Iran’s government may support Russia’s of Ukraine, but the bulk of the country’s film community is outraged by the war — and some more openly than others.

Prominent Iranian actor Hamid Farokhnezhad, best known internationally for starring in Asghar Farhadi’s “Fireworks,” has posted a video widely circulated on social media in which he denounces “the brutal attack of Russia against Ukraine.”

Farokhnezhad (pictured above), in protest against the Russian invasion, expressed his wish in the video to return the best actor statuette he received from the Moscow Film Festival in 2005 for his role in anti-war drama “Big Drum Under Left Foot,” directed by Kazem Ma’asoumi.

As Iranian multi-hyphenate Babak Karimi, speaking from Tehran, puts it, “Iran has experienced eight years of war with Iraq, which had similarities to the war in Ukraine.”

“The memory of war is very much alive here,” he notes. “So it’s obvious that everyone is saying: ‘Here we go [again], this is going to last for years.'” Karimi, who is an actor, film editor and academic, won the Berlin Silver Bear in 2011 for playing the judge in Oscar-winning “A Separation,” and is a regular in Farhadi’s films.

“There are some film personalities that are close to the government who support the war as a political stance, while from a human standpoint they are against it,” says Karimi.

However, the vast majority of those in film circles “are fully against the war,” as is the case for Iran’s population at large. “Everybody in Iran is worried, and the world of culture and cinema especially so,” Karimi adds.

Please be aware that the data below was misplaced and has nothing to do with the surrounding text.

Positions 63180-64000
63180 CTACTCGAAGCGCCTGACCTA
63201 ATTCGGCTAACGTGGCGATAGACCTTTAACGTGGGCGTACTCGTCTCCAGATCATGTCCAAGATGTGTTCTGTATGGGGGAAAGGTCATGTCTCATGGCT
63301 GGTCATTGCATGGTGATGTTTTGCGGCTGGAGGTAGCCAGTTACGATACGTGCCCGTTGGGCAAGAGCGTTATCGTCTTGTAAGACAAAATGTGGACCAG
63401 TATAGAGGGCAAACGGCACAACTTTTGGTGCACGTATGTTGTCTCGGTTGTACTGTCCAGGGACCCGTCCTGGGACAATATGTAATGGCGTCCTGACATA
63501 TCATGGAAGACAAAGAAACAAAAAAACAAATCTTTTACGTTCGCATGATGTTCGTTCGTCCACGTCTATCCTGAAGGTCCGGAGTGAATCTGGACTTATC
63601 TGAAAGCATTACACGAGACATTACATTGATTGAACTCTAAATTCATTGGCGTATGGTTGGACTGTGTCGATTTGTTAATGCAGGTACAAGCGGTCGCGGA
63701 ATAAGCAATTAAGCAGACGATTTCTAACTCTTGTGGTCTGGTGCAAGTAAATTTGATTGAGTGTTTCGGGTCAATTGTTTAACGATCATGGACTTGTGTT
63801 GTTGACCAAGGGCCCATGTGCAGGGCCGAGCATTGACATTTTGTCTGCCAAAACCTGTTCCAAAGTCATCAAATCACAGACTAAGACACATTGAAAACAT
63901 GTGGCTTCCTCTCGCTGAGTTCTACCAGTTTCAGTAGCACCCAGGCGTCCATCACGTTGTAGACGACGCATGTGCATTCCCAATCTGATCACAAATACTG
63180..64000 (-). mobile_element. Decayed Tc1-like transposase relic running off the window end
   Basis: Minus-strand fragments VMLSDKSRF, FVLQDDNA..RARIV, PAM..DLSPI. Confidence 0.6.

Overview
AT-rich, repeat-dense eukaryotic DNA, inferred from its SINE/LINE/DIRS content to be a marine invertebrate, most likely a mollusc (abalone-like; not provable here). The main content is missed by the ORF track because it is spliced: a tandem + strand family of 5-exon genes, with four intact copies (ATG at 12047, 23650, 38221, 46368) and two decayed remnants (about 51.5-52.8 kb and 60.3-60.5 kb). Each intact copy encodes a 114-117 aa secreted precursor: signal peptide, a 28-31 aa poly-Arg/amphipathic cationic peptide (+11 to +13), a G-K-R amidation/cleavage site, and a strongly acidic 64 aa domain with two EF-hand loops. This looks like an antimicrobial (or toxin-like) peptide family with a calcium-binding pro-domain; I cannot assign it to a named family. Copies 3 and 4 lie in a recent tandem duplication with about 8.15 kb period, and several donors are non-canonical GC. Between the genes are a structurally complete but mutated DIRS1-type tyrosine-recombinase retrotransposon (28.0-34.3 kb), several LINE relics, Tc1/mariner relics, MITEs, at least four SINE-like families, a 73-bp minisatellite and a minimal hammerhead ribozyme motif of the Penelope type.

Iran and Russia are strategic allies and the country abstained from voting during the March 2 United Nations General Assembly, which overwhelmingly condemned Russia’s invasion of Ukraine. But the current war has particularly sensitive repercussions for Iranians, since there is a fear that it could pose a sudden complication to a nearly completed deal to revive the 2015 nuclear agreement between world powers and Iran that would lift economic sanctions in Iran.

According to multiple press reports, there are concerns that Russia may now balk and scupper the agreement because the removal of sanctions against Iran would allow millions of barrels of Iranian oil to return to the global market. This, in turn, would give Russia less leverage as a major oil and gas supplier to the world.

On Tuesday, U.S. President Joe Biden ordered a ban on Russian oil imports to retaliate against the invasion of Ukraine.

Karimi, however, is confident that the nuclear deal will go through.

“Wars always have plenty of repercussions,” he says. But lots of things between the West and Russia were decided “before this war even started,” Karimi adds, including a closure to Iran’s nuclear deal.

On Thursday, U.S. State Department spokesperson Ned Price told reporters that the deal with Iran is in the final stretch, with only a few outstanding issues. Price called on all parties, including Russia, to focus on resolving them.